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DPHHS Summer Institute

17th Annual Montana Public Health Summer Institute - July 16-20, 2018 - Radisson Hotel - Helena Montana

Monday 16th

Tuesday 17th

  • STD/HIV: Passport to Partner Services (8am-5pm)
  • OSI: Making Community Health Planning Work for Your Community (8am-12pm)
  • PHEPCommunity Resiliency (8am-5pm)
  • FCS: Communications at the Crossroads: Managing Stakeholder Communication (8am-5pm) 
  • Lunch: On Own
  • OSI: Improving the Culture of Quality within your Organization (1pm-5pm)

Wednesday 18th

Thursday 19th

  • Registration (7am-9am)
  • CDEpi: Wild About Zoonotics: Surveillance, Investigation, and Reporting in MT (8am-5pm)
  • OSI: Mental Health & Substance Abuse 101 for Public Health Professionals (8am-5pm)
  • HPPCertified Healthcare Emergency Coordinator (8am-5pm)
  • Lunch: On Own

Friday 20th

  • CDEpiWild About Zoonotics: Surveillance, Investigation, and Reporting in MT (8am-12pm)
  • OSI: Mental Health & Substance Abuse 101 for Public Health Professionals (8am-12pm)
  • HPP: Certified Healthcare Emergency Coordinator (8am-5pm)
  • Lunch: On Own


Community Resiliency - Join us for the Community Resilience course and learn about the meaningful actions that you and your community can take to enhance resilience to natural hazards. Learn about the opportunities available to incorporate these actions into professional practice. Also, increase your understanding about community resilience (CR) and how it can benefit hazard planning, including practices of how community resilience can be enhanced at the local level. Learn about resources and tools that can assist to identify the various components of risk and strategies for integrating community resilience into existing plans and programs. Instructors: Karen Blackwood, PhD, MS, MPA, CEM Director of ICDP and Barb Clark, Paramedic, FEMA K9 Handler, MEP, Training and Exercise Manager from the Intermountain Center for Disaster Preparedness

Communications at the Crossroads: Managing Stakeholder Communication2 –Dr. McBride specializes in communications techniques and public relations and has experience as a public information officer. She recently presented a workshop at the FDA regional meeting in Spokane.  She will be providing a hands-on interactive workshop, focusing on dealing with communication challenges between retail food establishment operators and sanitarians. Instructor: Dr. Kelly McBride, Ed.D., M. Ed assistant professor of communications, York College in Pennsylvania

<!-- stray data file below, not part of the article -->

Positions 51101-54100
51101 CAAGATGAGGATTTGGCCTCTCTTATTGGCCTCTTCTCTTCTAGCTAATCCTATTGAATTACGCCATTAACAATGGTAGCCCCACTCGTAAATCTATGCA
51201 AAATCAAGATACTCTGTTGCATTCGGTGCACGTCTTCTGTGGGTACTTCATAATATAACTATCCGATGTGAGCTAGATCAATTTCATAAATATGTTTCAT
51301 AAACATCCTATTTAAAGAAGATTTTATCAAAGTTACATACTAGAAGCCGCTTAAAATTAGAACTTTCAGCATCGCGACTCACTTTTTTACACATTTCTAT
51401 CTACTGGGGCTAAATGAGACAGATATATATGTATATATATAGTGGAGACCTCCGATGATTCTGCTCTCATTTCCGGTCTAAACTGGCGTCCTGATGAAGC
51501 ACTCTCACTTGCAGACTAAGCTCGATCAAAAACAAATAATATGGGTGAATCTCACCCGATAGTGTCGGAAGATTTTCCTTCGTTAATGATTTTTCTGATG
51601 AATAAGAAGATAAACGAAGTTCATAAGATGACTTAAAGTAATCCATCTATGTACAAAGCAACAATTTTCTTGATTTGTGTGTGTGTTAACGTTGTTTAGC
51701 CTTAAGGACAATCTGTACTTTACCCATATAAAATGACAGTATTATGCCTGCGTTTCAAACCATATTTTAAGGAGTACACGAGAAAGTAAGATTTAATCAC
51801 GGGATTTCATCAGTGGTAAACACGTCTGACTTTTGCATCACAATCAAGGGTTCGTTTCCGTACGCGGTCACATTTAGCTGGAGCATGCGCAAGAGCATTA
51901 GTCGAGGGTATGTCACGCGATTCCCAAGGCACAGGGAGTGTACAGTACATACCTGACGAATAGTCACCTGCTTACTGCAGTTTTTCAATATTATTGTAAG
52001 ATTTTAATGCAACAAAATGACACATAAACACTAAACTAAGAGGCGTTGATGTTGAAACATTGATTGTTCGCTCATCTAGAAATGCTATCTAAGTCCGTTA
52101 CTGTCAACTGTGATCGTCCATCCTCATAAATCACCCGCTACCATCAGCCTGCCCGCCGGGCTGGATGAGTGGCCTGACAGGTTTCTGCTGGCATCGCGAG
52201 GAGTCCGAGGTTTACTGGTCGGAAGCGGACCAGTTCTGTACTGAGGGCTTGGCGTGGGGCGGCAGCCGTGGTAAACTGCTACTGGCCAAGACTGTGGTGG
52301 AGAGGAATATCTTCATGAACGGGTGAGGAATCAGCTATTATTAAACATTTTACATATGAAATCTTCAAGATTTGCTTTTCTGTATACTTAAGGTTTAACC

Passport to Partner Services3 - Passport to Partner Services is a national curriculum developed by CDC’s Division of HIV/AIDS Prevention and Division of STD Prevention, in collaboration with the National Network of STD/HIV Prevention Training Centers (NNPTC) – Partner Services and Program Support Centers. Launched in April of 2013, Passport provides training for disease intervention specialists (DIS) and other partner services providers including medical providers. The Passport to Partner Services courses are based on the “Recommendations for Partner Services Programs for HIV Infection, Syphilis, Gonorrhea, and Chlamydial Infection(https://www.cdc.gov/mmwr/preview/mmwrhtml/rr5709a1.htm)” (MMWR Recommendations and Reports, November 07, 2008 /Vol. 57/no. RR-9). It replaces the Employee Development Guide (EDG), Introduction to STD Intervention (ISTDI) and HIV Partner Counseling and Referral Services (PCRS) courses as the essential training for partner services providers offered by CDC and its training partners. The Passport to Partner Services courses include both web-based self-study modules and a traditional classroom component. 

Making Community Health Planning Work for Your Community - Community health planning is integral for developing community partnerships to identify and address priority health issues. This course is designed to develop the skills needed to engage stakeholders and build partnerships for community health improvement planning. Questions such as ‘what do we focus on as a community?’ and ‘how does leadership facilitate and work to achieve community health objectives?’ will be address throughout the course.